Two Australian Artists Turn Printer Ink Into a New, Sustainable Medium

"Lousy Ink" is the world's first 100% recycled artist ink.

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Jun 29 2017, 2:43am

All photography by Jessica Cockerill

Printer ink is perhaps best known as the medium of stick and pokers. But Melbourne-based street artists Oli Reade and Mike Eleven saw its potential beyond that, and found a way to use up an enormous quantity of ink salvaged from recycled printer cartridges to bring a cheap supply of artist-quality ink to the market—while at the same time doing their bit for the planet.

It was just over a year ago that Oli first arrived home to show his roommate Mike the freebie he'd scored from the recycling factory.

"My uncle who's a chemist there, he finds different ways to recycle all the stuff…he knew I was really into art, and was like: 'Hey, maybe you can use some of this ink for some of your painting,'" he tells Creators.

Lousy Ink founders Oli Reade and Mike Eleven in Oli's studio.

When the recycling factory receives discarded inkjet printer cartridges, they crush them up to remove the ink and recycle the plastic.

That leaves behind some pretty massive vats—80 000 litres in fact—of mixed-up CYMK ink, which, before Oli and Mike got their hands on it, was being treated as chemical waste and burnt off for energy. Which is about as good for the environment as it sounds.

"I remember Oli bringing it home in these little bottles," says Mike. "At first we were just thinking, sweet, we've got so much free ink."

But with more ink than any two artists could know what to do with, the pair started to think a little bigger, and Lousy Ink—one hundred per cent recycled artists' ink—was born.

Most artists' work is concerned with ethics in some shape or form, but sometimes we forget to consider the materials we're using to spread the message. As a designer by trade, Mike wanted to ensure that ethics were at the forefront of the Lousy Ink project.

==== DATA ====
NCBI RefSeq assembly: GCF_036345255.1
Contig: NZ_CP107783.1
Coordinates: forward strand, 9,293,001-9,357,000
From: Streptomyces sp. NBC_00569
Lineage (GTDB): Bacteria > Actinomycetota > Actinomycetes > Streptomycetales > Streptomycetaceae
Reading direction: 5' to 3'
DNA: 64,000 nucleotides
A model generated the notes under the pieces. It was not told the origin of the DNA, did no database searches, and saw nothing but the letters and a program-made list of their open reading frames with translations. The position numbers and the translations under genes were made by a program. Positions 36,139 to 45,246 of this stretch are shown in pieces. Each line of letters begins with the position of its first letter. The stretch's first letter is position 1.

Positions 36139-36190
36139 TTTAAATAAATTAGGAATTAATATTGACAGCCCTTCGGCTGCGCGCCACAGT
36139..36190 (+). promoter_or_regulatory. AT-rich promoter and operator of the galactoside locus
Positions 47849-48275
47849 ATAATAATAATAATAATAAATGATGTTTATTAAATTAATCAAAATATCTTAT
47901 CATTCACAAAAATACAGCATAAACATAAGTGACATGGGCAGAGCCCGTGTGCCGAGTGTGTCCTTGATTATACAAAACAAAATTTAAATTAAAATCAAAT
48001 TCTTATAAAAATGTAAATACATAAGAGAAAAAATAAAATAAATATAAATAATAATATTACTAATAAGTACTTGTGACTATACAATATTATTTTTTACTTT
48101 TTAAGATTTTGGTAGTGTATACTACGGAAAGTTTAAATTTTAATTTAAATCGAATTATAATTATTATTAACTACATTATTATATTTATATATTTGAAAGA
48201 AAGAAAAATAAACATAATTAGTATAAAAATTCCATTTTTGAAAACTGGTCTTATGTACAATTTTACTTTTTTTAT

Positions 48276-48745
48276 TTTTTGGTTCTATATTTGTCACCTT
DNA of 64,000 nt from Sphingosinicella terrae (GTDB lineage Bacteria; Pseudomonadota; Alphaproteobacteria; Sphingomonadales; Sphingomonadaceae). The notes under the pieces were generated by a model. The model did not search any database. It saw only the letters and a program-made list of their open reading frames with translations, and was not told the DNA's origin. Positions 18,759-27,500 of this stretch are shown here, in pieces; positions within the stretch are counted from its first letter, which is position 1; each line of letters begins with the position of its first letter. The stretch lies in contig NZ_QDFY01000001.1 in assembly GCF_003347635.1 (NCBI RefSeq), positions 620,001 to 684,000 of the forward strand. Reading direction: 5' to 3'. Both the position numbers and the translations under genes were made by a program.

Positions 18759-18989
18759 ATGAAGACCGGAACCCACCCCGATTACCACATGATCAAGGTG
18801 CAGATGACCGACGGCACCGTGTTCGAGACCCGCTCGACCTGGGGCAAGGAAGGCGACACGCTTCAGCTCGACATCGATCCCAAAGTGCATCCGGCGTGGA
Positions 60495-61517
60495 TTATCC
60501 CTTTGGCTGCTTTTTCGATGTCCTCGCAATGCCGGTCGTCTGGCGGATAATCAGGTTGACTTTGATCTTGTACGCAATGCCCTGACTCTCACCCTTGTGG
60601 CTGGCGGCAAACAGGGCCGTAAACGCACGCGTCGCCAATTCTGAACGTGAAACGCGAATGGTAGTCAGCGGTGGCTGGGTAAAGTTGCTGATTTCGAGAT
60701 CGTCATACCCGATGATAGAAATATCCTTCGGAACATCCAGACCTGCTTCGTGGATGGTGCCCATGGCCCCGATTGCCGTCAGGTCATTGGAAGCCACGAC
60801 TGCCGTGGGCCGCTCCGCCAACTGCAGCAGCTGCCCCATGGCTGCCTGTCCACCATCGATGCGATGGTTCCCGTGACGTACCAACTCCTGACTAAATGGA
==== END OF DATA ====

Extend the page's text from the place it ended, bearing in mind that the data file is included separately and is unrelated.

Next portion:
Lousy Ink is contained inside recycled bottles, so the only part of it not recycled is the sticker. I guess we can forgive them for that.

"We want it to be something very involved, and use it as a vehicle to get out there, create events that bring together community," he says. "They need to be inspired enough to remember that art making should be a lot more conscious and ethical, and that can then spread out into everything else that they do."

As artists themselves, Oli and Mike have put the ethos of Lousy Ink into action by running a group exhibition at Melbourne's B-Side Gallery in March, promoting artist's work on social media, and supporting other's initiatives—such as their friend Roger's own recycled product, Dodgy Paper—to encourage a broad range of artists to consider the ethics and sustainability of their materials.

"We had a giant group show of nearly fifty artists and close to two hundred artworks," Oli says. "It was three walls top to bottom of just artwork, salon-hung so there was just art everywhere. It was really cool to see a huge variation of style, and a really interesting selection of artists who were exhibiting next to each other, ones you wouldn't normally see together."

Artworks from the Lousy Ink launch show at B-Side Gallery.

The two were thrilled to see artists taking this "lousy" waste product and turning it into something really beautiful.

Not content with selling out of their first batch of Lousy Ink in June, however, Oli and Mike are eager to find new ways of putting it to use.

"You can actually take the ink and inject it back into printer cartridges, so beyond just 2D artworks from illustrators and artists, we actually want to do a photography show, and do a whole bunch of prints of photography through a printer," Mike says.

"We bought a twenty dollar printer from GumTree and injected the ink back into it, but… we only got two zines printed before it just stopped and clogged up, and now it's broken, so there are a few more tests we've gotta do."

He says they are also hoping to see how the ink could be used in ceramics or to dye textiles.

"For us it's about getting it out there, to as many people as possible, because the more we get rid of, the better we're doing for the earth."

Find out more about Lousy Ink here.

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